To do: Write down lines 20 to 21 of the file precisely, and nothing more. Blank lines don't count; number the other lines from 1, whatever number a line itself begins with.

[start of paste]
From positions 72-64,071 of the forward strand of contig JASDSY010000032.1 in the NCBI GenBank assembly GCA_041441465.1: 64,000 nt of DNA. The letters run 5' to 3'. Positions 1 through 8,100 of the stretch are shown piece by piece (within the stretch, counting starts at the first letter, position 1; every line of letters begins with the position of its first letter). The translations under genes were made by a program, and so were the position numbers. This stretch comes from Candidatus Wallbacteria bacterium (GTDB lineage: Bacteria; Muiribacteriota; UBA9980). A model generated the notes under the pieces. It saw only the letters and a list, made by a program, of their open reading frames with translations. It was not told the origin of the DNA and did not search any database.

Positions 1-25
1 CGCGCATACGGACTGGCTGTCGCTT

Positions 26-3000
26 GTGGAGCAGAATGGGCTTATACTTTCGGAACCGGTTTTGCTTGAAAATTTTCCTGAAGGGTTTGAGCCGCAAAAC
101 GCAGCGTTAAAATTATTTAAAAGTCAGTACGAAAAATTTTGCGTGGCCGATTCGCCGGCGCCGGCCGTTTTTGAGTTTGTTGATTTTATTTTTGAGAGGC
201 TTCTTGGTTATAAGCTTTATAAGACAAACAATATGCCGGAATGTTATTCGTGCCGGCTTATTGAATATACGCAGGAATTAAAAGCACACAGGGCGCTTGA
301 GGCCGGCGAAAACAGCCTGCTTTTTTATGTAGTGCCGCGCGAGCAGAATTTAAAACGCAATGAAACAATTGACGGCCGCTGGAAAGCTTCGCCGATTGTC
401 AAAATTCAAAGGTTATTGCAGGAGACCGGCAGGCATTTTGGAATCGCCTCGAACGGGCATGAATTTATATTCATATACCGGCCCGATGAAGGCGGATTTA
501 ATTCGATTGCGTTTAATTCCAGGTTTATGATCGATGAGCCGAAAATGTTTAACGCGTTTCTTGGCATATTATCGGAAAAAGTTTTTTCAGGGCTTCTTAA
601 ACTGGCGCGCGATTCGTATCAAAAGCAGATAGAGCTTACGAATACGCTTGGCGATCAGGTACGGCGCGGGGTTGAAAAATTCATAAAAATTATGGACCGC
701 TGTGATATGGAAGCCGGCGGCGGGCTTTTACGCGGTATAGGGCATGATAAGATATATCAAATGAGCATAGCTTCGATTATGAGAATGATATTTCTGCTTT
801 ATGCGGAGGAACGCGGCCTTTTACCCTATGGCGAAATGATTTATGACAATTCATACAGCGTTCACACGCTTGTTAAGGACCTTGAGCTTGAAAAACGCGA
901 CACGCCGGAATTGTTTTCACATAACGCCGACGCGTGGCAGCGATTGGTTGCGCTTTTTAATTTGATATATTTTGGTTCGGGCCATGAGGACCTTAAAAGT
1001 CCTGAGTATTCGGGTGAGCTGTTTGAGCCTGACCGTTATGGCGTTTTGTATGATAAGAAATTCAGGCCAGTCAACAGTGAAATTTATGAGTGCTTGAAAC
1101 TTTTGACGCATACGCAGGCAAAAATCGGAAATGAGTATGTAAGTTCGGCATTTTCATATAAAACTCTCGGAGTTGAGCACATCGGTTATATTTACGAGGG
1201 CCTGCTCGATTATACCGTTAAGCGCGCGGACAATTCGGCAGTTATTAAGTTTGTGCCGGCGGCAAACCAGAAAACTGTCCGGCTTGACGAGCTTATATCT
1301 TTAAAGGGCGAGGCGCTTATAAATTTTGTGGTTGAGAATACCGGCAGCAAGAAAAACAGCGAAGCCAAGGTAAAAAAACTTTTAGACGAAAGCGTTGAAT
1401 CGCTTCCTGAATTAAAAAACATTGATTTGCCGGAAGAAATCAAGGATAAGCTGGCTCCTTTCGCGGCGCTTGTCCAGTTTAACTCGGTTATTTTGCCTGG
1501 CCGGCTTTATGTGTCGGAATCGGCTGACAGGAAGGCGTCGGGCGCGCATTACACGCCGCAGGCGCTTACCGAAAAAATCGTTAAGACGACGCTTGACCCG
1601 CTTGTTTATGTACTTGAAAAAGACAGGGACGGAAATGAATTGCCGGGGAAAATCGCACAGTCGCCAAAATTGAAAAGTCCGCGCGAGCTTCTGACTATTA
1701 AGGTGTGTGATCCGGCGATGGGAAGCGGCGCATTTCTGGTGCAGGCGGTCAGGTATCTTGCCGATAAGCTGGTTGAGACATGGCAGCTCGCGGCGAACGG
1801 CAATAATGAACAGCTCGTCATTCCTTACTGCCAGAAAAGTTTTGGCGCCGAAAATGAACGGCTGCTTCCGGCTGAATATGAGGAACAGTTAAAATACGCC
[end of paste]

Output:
1501 CCGGCTTTATGTGTCGGAATCGGCTGACAGGAAGGCGTCGGGCGCGCATTACACGCCGCAGGCGCTTACCGAAAAAATCGTTAAGACGACGCTTGACCCG
1601 CTTGTTTATGTACTTGAAAAAGACAGGGACGGAAATGAATTGCCGGGGAAAATCGCACAGTCGCCAAAATTGAAAAGTCCGCGCGAGCTTCTGACTATTA